Russian Economy Prediction: Is The Worst Recession Coming?
Russia’s ongoing brutal war in Ukraine raises some questions: how long will Russia manage to survive economically? How long will it have the finances to fund the war? Honestly, according to some economists, the Russian economy is about to face some devastating outcomes.
Russia is heading for its worst recession since the collapse of the Soviet Union. In return, Moscow’s central bank unexpectedly cut interest rates to boost a shrinking economy.
Russia’s gross domestic product should shrink by 8.5% to 15% this year. The results are likely to come as postwar sanctions on Ukraine hampered activity.
That would be worse than the post-financial crisis of 2009 when the Russian economy contracted by around 7.8%. It was the worst in years of GDP contraction in the early 1990s.
In the long term, expert forecasts suggest that gross domestic product growth will remain subdued as the country is cut off from Western technology.
Western sanctions on Russia meant that about 60% of its foreign exchange reserves were currently frozen. That prevented Moscow from paying its dollar debt this week, bringing it closer to default.
Russian companies reported a sharp drop in business activity in March, with output and orders falling and inflationary pressures rising.
However, with a deep recession looming, Russia’s central bank announced unexpected cuts in borrowing costs. The Central Bank of the Russian Federation (CBR) has cut its primary interest rate from 20% to 17%, six weeks after an emergency attempt to support the ruble doubled.
The Rate Cut Signals The Bank’s Focus On Supporting The Economy
The rouble’s recent rebound after introducing capital controls eased inflation concerns.
The CBR said inflationary pressures have eased while financial stability risks have stabilized.
It also pointed to the economic cost of sanctions, saying external conditions remained challenging and would significantly constrain economic activity.
The rate cut showed CBR was confident that the worst of the economic crisis was now over and that a severe and destabilizing bank run had been avoided.
Economists predict further rate cuts later this year as the central bank tries to bring inflation back to its target.
What Has Helped Ruble To Recover?
The ruble has recovered from record lows in the early days of the invasion of Ukraine. At that time, it fell to 135 rubles per dollar. It has since risen again to around 80 rubles per dollar due to restrictions on remittances abroad and a ban on foreign currency sales.
A rate hike in February also encouraged Russians to save their rubles, which supported the currency.
Since the war, rising commodity prices have also helped Russia’s finances. Sadly, Europe countries have to continue to buy oil and gas to meet their energy needs.
But the freeze in Russia’s foreign exchange reserves means Moscow is getting closer to defaulting on its first debt since 1998. Recently, the United States blocked an attempt to pay Russian bond investors more than $600 million, prompting Moscow to switch to paying in rubles. This may be classified as the default once the 30-day grace period expires.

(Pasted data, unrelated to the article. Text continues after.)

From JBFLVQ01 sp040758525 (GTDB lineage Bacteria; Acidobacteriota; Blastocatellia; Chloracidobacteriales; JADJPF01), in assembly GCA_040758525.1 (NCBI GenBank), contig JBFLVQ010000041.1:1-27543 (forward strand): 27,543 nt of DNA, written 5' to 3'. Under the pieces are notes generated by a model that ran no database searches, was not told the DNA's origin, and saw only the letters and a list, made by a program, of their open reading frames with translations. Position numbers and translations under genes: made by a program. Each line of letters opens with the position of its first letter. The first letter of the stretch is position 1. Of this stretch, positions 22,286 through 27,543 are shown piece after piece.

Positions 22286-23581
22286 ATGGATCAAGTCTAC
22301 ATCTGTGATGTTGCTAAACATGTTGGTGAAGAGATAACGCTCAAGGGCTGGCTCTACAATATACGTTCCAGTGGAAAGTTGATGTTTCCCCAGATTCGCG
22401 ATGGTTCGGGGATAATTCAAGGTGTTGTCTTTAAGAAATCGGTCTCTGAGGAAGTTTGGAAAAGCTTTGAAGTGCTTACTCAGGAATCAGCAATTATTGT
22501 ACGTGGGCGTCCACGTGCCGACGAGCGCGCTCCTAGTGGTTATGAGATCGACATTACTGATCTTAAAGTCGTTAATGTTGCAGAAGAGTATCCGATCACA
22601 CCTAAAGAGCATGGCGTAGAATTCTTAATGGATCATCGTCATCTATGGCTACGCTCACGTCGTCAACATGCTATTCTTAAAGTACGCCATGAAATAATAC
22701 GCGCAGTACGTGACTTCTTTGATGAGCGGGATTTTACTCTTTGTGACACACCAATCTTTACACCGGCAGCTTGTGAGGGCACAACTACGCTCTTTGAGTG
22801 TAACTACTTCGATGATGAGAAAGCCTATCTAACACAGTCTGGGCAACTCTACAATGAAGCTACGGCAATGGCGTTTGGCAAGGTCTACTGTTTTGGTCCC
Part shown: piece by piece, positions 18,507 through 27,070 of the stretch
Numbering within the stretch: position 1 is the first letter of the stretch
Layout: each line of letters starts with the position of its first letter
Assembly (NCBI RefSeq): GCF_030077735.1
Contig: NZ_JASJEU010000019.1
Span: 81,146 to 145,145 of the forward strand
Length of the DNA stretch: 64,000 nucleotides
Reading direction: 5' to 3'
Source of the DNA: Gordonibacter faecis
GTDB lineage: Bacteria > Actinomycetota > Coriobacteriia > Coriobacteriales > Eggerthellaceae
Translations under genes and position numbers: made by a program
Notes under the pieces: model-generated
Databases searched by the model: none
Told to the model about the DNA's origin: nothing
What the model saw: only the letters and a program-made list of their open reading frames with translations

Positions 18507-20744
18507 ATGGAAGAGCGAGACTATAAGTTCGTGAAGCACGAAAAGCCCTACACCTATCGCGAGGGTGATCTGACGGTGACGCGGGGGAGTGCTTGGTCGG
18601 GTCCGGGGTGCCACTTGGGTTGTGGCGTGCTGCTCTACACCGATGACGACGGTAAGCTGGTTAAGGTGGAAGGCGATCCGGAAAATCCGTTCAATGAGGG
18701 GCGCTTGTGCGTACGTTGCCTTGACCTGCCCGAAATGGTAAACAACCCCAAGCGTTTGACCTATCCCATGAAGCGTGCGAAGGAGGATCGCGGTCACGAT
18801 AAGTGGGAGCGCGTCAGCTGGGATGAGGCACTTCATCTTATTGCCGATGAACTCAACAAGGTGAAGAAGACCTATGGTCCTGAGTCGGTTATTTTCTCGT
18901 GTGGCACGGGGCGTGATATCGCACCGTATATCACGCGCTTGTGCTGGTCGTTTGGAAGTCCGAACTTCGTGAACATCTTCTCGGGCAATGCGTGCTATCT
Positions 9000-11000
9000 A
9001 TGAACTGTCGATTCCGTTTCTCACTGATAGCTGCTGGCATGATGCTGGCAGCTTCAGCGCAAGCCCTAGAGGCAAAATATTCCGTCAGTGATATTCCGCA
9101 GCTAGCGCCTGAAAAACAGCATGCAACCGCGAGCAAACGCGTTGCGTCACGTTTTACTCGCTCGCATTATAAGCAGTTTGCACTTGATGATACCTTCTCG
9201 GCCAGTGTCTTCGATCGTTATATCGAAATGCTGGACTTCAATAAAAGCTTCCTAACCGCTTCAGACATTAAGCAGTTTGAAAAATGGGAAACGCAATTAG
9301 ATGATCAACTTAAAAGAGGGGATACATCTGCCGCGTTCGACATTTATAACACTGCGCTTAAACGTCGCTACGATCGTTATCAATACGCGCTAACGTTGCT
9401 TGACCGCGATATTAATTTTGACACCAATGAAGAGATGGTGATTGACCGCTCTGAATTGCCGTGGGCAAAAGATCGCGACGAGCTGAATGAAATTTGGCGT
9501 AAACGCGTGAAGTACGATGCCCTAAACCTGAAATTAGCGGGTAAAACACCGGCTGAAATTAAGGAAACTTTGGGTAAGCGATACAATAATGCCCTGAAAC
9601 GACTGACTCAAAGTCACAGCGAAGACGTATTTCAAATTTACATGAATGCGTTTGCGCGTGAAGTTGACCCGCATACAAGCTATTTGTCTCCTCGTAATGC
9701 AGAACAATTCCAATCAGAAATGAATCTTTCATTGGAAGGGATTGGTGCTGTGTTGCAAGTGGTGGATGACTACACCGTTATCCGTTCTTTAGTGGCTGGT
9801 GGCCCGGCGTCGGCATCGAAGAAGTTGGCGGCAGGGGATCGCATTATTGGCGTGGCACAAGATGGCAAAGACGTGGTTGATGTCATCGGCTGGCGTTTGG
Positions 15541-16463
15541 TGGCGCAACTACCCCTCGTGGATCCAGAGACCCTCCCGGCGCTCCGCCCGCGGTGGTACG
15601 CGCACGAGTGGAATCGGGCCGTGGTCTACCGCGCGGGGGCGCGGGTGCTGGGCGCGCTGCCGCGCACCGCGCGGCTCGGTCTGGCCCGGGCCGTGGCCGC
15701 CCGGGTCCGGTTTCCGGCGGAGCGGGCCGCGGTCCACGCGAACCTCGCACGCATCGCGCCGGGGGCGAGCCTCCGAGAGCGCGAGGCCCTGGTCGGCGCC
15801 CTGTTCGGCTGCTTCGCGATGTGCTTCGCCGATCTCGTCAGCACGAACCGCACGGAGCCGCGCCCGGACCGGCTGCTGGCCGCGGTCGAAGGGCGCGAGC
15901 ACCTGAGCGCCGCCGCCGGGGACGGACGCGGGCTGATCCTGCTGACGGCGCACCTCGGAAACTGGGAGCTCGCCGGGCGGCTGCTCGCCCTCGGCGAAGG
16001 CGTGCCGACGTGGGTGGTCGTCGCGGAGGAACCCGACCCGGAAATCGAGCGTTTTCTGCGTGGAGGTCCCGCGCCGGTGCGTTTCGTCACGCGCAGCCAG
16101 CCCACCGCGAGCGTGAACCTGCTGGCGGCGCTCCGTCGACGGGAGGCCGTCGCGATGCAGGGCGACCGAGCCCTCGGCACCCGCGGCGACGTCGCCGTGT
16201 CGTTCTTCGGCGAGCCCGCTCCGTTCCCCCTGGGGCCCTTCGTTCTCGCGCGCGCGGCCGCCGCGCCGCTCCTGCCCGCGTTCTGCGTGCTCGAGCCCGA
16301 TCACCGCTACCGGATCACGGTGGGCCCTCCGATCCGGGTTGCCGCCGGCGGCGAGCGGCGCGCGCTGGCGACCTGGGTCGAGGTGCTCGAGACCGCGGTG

Some Economists Predict Russia Could See A Double-Digit Decline This Year
Last month, the Institute of International Finance forecast that the Russian economy would shrink by 15%. It’s likely the recession will erase 15 years of economic gains by 2023. It warned that more energy boycotts would severely impact Russia’s ability to import goods and services and deepen the recession.
The London Platinum and palladium market announced that it would remove two state-owned Russian precious metals refineries from its good supply program.
The decision prevented the two refiners from selling platinum and palladium in the world’s largest London market. Palladium rose 8% on concerns about disrupting precious metal supplies used in catalysts.
What’s The Verdict?
To conclude, even without a possible oil and gas embargo, war and sanctions could lead to one of Russia’s worst economic crises in the past three decades. The financial crisis in Russia is likely to be most similar to the post-Soviet transition crisis (1992) and the sovereign debt crisis (1998 years) in some characteristics.
Nevertheless, the Russian economy will continue to rely on the existing export model, which is difficult to subvert. The population will have to contend with the “new poor,” who will invoke household adjustment mechanisms to deal with the severe crisis in the 1990s.
As an unintended negative spillover, this affects the Russian population and broader households in many developing countries worldwide.
However, according to the analysts, in the short run, the economic outcome of Russia is still not devastating enough to stop the war in the near future. It seems Russia has adapted to this reality before the actual invasion and won’t plan to stop bombing Ukraine due to the current recession. What is plan B from West?
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